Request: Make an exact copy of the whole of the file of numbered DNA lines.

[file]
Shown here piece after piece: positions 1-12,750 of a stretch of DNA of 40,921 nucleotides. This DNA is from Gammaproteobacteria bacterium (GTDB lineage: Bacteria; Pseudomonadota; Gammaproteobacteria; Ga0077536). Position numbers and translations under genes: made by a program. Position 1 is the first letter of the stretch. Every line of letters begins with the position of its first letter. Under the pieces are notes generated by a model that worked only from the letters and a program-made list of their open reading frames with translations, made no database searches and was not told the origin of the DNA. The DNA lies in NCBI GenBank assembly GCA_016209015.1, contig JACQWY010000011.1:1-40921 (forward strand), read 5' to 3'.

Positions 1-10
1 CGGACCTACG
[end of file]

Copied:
Shown here piece after piece: positions 1-12,750 of a stretch of DNA of 40,921 nucleotides. This DNA is from Gammaproteobacteria bacterium (GTDB lineage: Bacteria; Pseudomonadota; Gammaproteobacteria; Ga0077536). Position numbers and translations under genes: made by a program. Position 1 is the first letter of the stretch. Every line of letters begins with the position of its first letter. Under the pieces are notes generated by a model that worked only from the letters and a program-made list of their open reading frames with translations, made no database searches and was not told the origin of the DNA. The DNA lies in NCBI GenBank assembly GCA_016209015.1, contig JACQWY010000011.1:1-40921 (forward strand), read 5' to 3'.

Positions 1-10
1 CGGACCTACG